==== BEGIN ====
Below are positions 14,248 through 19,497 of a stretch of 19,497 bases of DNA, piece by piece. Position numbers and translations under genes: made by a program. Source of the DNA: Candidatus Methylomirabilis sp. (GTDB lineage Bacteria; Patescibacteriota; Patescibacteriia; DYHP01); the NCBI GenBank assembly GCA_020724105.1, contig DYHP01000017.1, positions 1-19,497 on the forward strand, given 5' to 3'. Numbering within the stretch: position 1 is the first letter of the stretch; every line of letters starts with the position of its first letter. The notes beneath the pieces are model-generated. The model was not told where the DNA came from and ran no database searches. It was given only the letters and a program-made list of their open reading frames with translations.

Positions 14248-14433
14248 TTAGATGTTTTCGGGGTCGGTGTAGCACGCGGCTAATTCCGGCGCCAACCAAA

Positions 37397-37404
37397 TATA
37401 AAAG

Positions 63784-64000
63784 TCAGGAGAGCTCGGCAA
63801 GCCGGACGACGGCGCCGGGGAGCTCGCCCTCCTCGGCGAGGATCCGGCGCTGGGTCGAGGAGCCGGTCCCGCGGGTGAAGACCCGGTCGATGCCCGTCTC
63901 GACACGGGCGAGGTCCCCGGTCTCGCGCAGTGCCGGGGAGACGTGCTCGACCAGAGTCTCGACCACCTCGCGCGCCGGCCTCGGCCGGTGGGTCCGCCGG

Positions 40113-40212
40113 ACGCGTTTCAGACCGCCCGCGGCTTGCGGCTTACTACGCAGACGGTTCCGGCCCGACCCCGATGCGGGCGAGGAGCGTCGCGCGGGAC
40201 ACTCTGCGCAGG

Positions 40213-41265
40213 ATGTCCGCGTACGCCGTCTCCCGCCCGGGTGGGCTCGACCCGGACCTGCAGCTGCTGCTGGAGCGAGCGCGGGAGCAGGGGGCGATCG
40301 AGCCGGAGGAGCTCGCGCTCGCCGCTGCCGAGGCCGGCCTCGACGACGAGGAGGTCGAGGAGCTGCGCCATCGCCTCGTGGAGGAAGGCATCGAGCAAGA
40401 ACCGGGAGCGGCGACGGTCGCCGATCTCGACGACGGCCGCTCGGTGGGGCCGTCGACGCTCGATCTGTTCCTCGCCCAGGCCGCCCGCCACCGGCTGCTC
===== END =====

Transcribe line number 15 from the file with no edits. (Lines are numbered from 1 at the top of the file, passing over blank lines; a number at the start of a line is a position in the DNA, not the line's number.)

40213 ATGTCCGCGTACGCCGTCTCCCGCCCGGGTGGGCTCGACCCGGACCTGCAGCTGCTGCTGGAGCGAGCGCGGGAGCAGGGGGCGATCG